Prevention and treatment services for noncommunicable diseases (NCDs) have been severely disrupted since the COVID-19 pandemic began, according to a WHO survey released today. The survey, which was completed by 155 countries during a 3-week period in May, confirmed that the impact is global, but that low-income countries are most affected.
This situation is of significant concern because people living with NCDs are at higher risk of severe COVID-19-related illness and death.
“The results of this survey confirm what we have been hearing from countries for a number of weeks now,” said Dr Tedros Adhanom Ghebreyesus, Director-General of the World Health Organization. “Many people who need treatment for diseases like cancer, cardiovascular disease and diabetes have not been receiving the health services and medicines they need since the COVID-19 pandemic began. It’s vital that countries find innovative ways to ensure that essential services for NCDs continue, even as they fight COVID-19.”
Service disruptions are widespread
The main finding is that health services have been partially or completely disrupted in many countries. More than half (53%) of the countries surveyed have partially or completely disrupted services for hypertension treatment; 49% for treatment for diabetes and diabetes-related complications; 42% for cancer treatment, and 31% for cardiovascular emergencies.
Rehabilitation services have been disrupted in almost two-thirds (63%) of countries, even though rehabilitation is key to a healthy recovery following a severe illness from COVID-19.
Reassignment of staff and postponing of screening
In the majority (94%) of countries responding, the ministry of health staff working in the area of NCDs were partially or fully reassigned to support COVID-19.
The postponement of public screening programmes (for example for breast and cervical cancer) was also widespread, reported by more than 50% of countries. This was consistent with initial WHO recommendations to minimize non-urgent facility-based care whilst tackling the pandemic.
But the most common reasons for discontinuing or reducing services were cancellations of planned treatments, a decrease in public transport available, and a lack of staff because health workers had been reassigned to support COVID19 services. In one in five countries (20%) reporting disruptions, one of the main reasons for discontinuing services was a shortage of medicines, diagnostics, and other technologies.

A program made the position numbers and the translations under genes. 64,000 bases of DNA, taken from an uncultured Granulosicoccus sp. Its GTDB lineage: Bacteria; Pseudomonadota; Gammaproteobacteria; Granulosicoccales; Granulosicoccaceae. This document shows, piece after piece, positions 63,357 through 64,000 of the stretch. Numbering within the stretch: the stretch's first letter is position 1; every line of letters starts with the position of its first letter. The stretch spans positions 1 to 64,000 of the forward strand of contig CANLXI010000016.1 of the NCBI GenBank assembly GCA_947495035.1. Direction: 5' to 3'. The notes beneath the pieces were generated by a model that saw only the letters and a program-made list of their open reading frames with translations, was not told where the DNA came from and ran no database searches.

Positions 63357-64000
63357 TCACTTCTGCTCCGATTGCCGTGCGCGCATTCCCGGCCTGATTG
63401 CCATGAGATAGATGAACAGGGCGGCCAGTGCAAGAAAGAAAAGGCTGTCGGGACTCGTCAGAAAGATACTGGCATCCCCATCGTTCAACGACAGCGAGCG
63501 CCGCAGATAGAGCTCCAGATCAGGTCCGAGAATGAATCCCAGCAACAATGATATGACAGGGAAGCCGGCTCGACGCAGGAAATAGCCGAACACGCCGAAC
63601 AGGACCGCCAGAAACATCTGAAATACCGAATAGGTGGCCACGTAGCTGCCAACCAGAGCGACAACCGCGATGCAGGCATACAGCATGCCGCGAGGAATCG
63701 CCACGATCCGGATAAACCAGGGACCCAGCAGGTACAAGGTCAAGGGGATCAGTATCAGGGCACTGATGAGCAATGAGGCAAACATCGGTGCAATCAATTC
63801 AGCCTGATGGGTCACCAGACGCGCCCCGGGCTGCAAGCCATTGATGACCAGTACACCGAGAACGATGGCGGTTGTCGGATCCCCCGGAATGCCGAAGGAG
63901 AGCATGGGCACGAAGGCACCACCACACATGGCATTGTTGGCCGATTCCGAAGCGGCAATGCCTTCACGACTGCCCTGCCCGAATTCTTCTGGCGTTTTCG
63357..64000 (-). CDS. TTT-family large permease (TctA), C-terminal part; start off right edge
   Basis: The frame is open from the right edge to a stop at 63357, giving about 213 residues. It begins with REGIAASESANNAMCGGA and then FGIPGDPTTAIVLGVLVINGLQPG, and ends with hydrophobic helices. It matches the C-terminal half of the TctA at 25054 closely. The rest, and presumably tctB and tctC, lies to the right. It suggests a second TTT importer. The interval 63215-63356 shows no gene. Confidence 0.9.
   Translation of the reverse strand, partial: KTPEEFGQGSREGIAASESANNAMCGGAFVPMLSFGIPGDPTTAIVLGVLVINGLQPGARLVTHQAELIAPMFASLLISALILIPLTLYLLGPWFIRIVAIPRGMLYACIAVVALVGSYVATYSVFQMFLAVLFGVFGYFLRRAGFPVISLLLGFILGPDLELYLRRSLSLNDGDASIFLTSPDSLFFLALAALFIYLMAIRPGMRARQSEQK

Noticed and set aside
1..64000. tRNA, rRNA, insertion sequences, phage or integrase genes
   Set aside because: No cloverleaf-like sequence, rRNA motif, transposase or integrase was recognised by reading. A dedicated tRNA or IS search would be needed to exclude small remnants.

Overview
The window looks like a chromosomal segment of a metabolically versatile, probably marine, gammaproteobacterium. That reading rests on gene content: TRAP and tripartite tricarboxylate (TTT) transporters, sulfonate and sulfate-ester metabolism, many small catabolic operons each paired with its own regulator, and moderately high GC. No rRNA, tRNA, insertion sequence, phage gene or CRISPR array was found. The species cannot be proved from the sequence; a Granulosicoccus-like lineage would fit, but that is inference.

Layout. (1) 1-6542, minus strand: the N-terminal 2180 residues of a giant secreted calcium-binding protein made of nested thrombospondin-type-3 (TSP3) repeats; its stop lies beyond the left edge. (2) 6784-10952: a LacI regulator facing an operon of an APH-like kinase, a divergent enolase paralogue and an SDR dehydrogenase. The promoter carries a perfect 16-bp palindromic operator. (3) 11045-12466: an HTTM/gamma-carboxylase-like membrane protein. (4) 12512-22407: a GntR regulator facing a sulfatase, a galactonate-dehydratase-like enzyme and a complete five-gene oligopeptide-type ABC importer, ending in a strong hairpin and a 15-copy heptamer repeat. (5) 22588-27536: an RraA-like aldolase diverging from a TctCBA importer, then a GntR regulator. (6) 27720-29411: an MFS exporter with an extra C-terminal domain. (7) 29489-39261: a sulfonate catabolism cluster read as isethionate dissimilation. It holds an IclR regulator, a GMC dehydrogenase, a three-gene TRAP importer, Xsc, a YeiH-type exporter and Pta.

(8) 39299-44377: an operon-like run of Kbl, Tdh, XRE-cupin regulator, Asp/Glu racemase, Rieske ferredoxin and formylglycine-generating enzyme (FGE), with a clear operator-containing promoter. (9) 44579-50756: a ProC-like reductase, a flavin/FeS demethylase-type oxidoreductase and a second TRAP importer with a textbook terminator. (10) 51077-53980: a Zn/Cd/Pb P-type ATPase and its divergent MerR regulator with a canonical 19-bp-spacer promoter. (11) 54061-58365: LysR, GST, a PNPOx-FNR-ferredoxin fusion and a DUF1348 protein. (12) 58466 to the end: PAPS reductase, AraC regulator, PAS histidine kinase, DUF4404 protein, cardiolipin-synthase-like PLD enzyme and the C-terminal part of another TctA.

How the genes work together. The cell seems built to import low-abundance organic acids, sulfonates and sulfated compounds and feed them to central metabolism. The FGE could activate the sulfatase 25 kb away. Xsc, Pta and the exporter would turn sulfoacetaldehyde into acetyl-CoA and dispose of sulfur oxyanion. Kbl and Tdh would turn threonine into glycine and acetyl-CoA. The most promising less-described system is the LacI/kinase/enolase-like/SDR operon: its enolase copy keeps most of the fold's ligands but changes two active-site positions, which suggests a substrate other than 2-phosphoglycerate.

Unsurprisingly, there appears to be a correlation between levels of disruption to services for treating NCDs and the evolution of the COVID-19 outbreak in a country. Services become increasingly disrupted as a country moves from sporadic cases to community transmission of the coronavirus.
Globally, two-thirds of countries reported that they had included NCD services in their national COVID-19 preparedness and response plans; 72% of high-income countries reported inclusion compared to 42% of low-income countries. Services to address cardiovascular disease, cancer, diabetes, and chronic respiratory disease were the most frequently included. Dental services, rehabilitation, and tobacco cessation activities were not as widely included in response plans according to country reports.
Seventeen percent of countries reporting have started to allocate additional funding from the government budget to include the provision of NCD services in their national COVID-19 plan.
Alternative strategies for continuing care being implemented
Encouraging findings of the survey were that alternative strategies have been established in most countries to support the people at the highest risk to continue receiving treatment for NCDs. Among the countries reporting service disruptions, globally 58% of countries are now using telemedicine (advice by telephone or online means) to replace in-person consultations; in low-income countries, this figure is 42%. Triaging to determine priorities has also been widely used, in two-thirds of countries reporting.
Also encouraging is that more than 70% of countries reported collecting data on the number of COVID-19 patients who also have an NCD.
”It will be some time before we know the full extent of the impact of disruptions to health care during COVID-19 on people with noncommunicable diseases,” said Dr Bente Mikkelsen, Director of the Department of Noncommunicable Diseases at WHO. “What we know now, however, is that not only are people with NCDs more vulnerable to becoming seriously ill with the virus, but many are unable to access the treatment they need to manage their illnesses. It is very important not only that care for people living with NCDs is included in national response and preparedness plans for COVID-19 -̶ but those innovative ways are found to implement those plans. We must be ready to “build back better” ̶ strengthening health services so that they are better equipped to prevent, diagnose, and provide care for NCDs in the future, in any circumstances.”
Noncommunicable diseases kill 41 million people each year, equivalent to 71% of all deaths globally. Each year, 15 million people die from an NCD between the ages of 30 and 69 years; more than 85% of these “premature” deaths occur in low- and middle-income countries.